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The Friday Roundup – 07/09/2018

Every Friday, we round up our top 5 most popular reads from the week, along with sharing some of our favourite finds from around the web.

This week’s roundup includes a £100m investment boost for Britvic’s Rugby facility, Aston Martin enjoys its largest ever apprentice and graduate intake, plus Starbucks finally dares to open its first Italian outlet

Our top 5 most read this week

1. Manufacturers expecting growth as output & order balances remain firm

Manufacturing output and new order intake held firm over the past quarter with companies expecting this positive picture to be sustained into the final months of this year, according to a major new survey published by EEF, and accountancy and business advisory firm BDO LLP. Continued growth in the global economy continues to provide the backdrop for another quarter of positive survey readings from Britain’s manufacturers. Adding to this solid demand environment is the pick-up in domestic construction activity, providing a modest boost to domestic new orders. These factors have supported buoyant output balances in the past three months – marking the eighth consecutive quarter where a net balance of companies has reported expanding production levels, a trend which is predicted to continue to the end of the 2018. The survey also points to some recovery in profit margins, which is contributing to another quarter of increased recruitment and a revival in investment intentions. While these headline results are positive, it is important to drill down into the fortunes of different manufacturing sub-sectors. Strong global investment trends mean boom time for the UK’s electronics manufacturers and emerging capacity constraints put this sector firmly in the driving seat for increased investment. In contrast, sectors in the automotive supply chain are looking at a weaker order intake and more subdued investment plans. The full report can be read on the link below:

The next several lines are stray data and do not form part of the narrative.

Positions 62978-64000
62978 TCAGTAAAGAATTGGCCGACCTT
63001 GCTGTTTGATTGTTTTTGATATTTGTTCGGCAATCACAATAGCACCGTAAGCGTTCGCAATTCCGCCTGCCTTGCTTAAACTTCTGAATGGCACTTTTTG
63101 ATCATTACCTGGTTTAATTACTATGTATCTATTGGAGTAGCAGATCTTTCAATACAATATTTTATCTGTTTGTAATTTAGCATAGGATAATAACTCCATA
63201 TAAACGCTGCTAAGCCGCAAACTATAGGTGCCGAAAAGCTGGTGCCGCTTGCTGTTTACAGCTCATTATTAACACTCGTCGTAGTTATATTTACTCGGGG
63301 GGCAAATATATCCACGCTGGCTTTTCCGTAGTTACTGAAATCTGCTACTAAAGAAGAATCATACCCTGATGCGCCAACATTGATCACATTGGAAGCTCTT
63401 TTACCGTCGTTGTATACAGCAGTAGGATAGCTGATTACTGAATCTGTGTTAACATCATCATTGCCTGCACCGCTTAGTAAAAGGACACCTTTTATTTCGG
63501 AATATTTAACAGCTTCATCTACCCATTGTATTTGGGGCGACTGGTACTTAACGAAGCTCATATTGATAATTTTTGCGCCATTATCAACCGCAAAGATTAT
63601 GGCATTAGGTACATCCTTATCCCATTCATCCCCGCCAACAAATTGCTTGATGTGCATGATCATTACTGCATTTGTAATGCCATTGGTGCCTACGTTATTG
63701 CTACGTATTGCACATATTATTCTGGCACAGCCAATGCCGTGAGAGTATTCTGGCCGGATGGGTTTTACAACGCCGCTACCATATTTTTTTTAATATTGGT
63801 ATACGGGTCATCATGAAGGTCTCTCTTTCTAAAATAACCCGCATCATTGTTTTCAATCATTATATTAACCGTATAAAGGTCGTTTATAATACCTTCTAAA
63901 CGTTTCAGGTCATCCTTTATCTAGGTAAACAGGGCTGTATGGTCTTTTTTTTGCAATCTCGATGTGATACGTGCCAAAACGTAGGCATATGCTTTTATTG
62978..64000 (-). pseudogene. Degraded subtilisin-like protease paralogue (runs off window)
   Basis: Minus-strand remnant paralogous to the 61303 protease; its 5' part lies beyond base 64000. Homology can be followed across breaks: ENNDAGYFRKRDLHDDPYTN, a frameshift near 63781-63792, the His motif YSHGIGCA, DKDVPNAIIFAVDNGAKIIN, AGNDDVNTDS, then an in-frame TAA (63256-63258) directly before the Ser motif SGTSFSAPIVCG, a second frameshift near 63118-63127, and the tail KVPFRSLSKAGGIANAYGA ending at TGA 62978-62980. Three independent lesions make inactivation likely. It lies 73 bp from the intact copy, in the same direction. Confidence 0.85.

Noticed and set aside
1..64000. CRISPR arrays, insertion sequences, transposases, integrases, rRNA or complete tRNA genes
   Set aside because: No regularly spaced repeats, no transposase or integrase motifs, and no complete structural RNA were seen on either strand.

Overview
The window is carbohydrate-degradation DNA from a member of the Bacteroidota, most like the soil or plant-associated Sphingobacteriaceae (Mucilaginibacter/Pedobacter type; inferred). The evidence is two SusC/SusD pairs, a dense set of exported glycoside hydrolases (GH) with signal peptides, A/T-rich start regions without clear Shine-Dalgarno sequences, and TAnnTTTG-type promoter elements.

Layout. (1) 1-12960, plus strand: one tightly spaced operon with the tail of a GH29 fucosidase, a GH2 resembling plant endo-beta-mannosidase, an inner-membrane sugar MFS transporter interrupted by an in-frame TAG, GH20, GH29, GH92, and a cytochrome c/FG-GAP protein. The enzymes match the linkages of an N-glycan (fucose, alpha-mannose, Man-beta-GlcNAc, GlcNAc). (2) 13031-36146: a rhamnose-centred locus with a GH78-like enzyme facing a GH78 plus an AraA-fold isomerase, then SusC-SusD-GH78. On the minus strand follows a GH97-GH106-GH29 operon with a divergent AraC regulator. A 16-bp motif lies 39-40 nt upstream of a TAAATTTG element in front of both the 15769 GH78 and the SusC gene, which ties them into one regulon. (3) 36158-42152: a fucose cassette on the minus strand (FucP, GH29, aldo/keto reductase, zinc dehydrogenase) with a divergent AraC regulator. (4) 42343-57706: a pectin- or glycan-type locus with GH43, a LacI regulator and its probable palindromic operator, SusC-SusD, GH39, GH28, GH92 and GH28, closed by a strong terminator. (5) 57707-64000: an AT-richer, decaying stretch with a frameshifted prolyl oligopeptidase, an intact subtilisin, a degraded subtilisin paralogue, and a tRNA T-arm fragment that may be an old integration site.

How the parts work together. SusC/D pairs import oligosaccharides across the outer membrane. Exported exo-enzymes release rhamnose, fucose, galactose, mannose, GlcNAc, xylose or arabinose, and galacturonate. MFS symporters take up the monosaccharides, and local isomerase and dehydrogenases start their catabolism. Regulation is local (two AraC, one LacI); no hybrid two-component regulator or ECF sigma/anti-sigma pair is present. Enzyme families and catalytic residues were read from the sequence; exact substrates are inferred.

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2. Britvic invests £100m redeveloping Rugby factory

Leading soft drinks manufacturer Britvic is investing more than £100milllion redeveloping its facility in Rugby as part of a broader £240m three-year investment programme in its GB manufacturing capability. The investment, announced by the company in 2015, is designed to step-change the speed and flexibility of its production lines, whilst delivering environmental benefits through greater efficiencies. As part of the investment in Rugby, Britvic has installed three new PET bottling lines, a new on-site warehouse and an aseptic line to manufacture preservative-free drinks, which will improve logistics planning and reduce road miles, helping the company to reduce its carbon footprint. In addition, the company has introduced three new can lines which are amongst the fastest in Europe, collectively producing up to 6,000 cans per minute. The state-of-the-art design has led to a reduction in waste, significantly increased production, and gives greater flexibility meaning cans can now be made from aluminium or steel on the same line. This year, Britvic’s steel can formats have also moved to aluminium cans, enabling Britvic to reduce the amount of metal it uses annually by 8,000 tonnes. Britvic also announced earlier this year, the creation of around 80 new jobs at the site, which includes technical operators, engineers and team leaders.